I stipulate that the following has nothing to do with the usual use of a skeg to balance wind, or for better control in following seas.
I have found that on calm water deploying the skeg on my Seda Ikkuma provides a small efficiency benefit.
Consider two boats with identical drag at a given speed, but one stiff tracking and the other loose. The stiff tracking boat will be more efficient at that speed because it will not 'waggle' side to side with each stroke. In other words, the waggle causes inefficiency. Plus, with the looser tracker one will be modifying the stroke a bit more for steering and/or leaning a bit more, both adding a bit to inefficiency.
So dropping the skeg on flat water adds a bit of drag, but makes the boat straighter tracking. The skeg on the Ikkuma is small and well shaped, so its drag is very small. The waggle of the Ikkuma is also small, but I sense that, with my stroke, I am a bit more efficient with the skeg deployed.
This will differ for particular boats and paddlers. Deploying the skeg on flat water in an already stiff tracking boat will add drag and not reduce the already small waggle very much. On a loose tracking boat, but using a high stroke with the blade very close to the hull, there may not be much waggle anyway. On a loose tracking boat like the Nordkapp LV, it may be more efficient to deploy the skeg on flat water. Especially with a longish paddle and a low stroke.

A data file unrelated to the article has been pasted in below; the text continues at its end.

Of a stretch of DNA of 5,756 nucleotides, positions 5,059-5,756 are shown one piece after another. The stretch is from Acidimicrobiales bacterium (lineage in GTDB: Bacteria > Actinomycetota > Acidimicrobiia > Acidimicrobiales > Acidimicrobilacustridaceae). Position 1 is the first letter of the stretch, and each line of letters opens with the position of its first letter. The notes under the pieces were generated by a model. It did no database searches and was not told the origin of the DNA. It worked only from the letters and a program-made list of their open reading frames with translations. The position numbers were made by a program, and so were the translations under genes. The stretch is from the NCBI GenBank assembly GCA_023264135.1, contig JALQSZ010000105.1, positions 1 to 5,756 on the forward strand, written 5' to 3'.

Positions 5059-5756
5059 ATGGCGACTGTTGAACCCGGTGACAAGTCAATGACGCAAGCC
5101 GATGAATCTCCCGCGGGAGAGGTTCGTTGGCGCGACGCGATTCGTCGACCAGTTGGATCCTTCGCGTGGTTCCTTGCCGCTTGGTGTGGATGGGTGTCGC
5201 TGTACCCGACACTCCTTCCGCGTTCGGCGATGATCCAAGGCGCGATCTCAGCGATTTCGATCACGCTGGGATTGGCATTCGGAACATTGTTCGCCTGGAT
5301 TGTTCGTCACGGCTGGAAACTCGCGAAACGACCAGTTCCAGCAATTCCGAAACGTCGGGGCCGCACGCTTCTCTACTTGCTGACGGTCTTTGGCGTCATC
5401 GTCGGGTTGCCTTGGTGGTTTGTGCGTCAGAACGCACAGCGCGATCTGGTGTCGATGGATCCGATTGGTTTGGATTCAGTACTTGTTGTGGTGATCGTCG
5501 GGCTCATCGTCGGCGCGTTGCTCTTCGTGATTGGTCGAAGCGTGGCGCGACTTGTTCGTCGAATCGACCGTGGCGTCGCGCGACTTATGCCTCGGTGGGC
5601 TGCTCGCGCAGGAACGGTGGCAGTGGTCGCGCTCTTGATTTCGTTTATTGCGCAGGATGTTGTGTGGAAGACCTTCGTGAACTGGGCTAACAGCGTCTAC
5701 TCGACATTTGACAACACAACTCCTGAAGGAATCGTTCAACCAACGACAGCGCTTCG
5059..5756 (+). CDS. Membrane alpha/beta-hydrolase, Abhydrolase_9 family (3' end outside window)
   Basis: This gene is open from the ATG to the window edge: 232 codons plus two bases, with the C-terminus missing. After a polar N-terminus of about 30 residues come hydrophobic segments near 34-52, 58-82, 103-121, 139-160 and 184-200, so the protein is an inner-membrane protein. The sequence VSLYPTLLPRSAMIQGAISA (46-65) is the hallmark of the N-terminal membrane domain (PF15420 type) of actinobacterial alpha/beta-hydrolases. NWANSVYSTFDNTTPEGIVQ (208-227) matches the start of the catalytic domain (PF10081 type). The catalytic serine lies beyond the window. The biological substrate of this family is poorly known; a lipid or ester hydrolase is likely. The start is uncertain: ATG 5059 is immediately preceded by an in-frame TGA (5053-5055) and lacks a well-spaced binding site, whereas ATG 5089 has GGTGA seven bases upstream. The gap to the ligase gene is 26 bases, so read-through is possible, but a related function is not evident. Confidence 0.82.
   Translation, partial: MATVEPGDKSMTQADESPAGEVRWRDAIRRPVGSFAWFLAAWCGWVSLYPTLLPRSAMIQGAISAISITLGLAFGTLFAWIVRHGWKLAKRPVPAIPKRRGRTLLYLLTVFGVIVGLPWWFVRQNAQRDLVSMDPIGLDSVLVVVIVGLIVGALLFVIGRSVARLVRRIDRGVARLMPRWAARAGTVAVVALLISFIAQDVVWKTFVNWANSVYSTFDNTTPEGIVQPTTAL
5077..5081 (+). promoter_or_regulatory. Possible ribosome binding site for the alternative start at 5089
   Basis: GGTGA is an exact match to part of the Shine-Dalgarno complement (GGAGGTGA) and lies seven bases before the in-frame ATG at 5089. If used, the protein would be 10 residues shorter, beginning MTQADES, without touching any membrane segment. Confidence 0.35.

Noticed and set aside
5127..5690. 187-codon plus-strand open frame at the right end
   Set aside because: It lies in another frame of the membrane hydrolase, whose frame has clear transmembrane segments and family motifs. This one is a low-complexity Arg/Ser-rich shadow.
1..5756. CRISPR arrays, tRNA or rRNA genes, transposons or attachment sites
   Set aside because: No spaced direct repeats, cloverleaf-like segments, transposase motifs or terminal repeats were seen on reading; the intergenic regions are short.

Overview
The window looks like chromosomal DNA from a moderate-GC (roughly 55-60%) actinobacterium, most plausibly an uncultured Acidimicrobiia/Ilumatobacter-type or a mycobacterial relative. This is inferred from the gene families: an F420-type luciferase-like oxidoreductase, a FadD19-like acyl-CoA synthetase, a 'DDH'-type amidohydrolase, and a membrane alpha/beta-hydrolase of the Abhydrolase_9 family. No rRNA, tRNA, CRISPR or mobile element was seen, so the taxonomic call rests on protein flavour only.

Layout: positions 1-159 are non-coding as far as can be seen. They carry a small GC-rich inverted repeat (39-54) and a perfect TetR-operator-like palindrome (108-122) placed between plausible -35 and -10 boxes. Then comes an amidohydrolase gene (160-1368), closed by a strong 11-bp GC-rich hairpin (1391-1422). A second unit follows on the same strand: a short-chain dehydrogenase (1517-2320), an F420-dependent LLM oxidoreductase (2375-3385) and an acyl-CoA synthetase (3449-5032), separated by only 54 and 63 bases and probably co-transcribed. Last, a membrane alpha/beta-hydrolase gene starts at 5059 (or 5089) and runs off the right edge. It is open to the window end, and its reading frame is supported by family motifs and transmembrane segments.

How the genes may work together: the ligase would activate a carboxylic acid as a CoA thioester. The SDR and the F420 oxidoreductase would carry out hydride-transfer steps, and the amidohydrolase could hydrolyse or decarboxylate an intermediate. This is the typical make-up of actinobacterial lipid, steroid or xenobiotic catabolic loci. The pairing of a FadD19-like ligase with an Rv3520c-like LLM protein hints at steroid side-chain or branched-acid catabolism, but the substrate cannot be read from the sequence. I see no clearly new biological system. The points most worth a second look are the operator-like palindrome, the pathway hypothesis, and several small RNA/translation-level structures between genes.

Paddler's Truck Rack
YakCatcher Rod Holder
The Kayak Wing
|Table of Contents|
|Messages in this Topic|
Posted by: rjd9999 on Nov-06-12 3:38 PM (EST)
A lot of energy is wasted making correcting strokes and wind and stroke imbalances may exist when paddling, even on flat water.
I can address the Tempest RM|
Posted by: edzep on Nov-06-12 4:07 PM (EST)
(not sure about other boats)
Posted by: scott_f on Nov-06-12 4:13 PM (EST)
My thoughts are to use flat water days as training days. It may be a tiny bit more efficient with the skeg down (I've heard 5%), but what happens to your skills and muscles? I would rather struggle a little more on a calm day so that I'm in shape with sharpened skills when I need it most.
Posted by: Dr_Disco on Nov-06-12 4:49 PM (EST)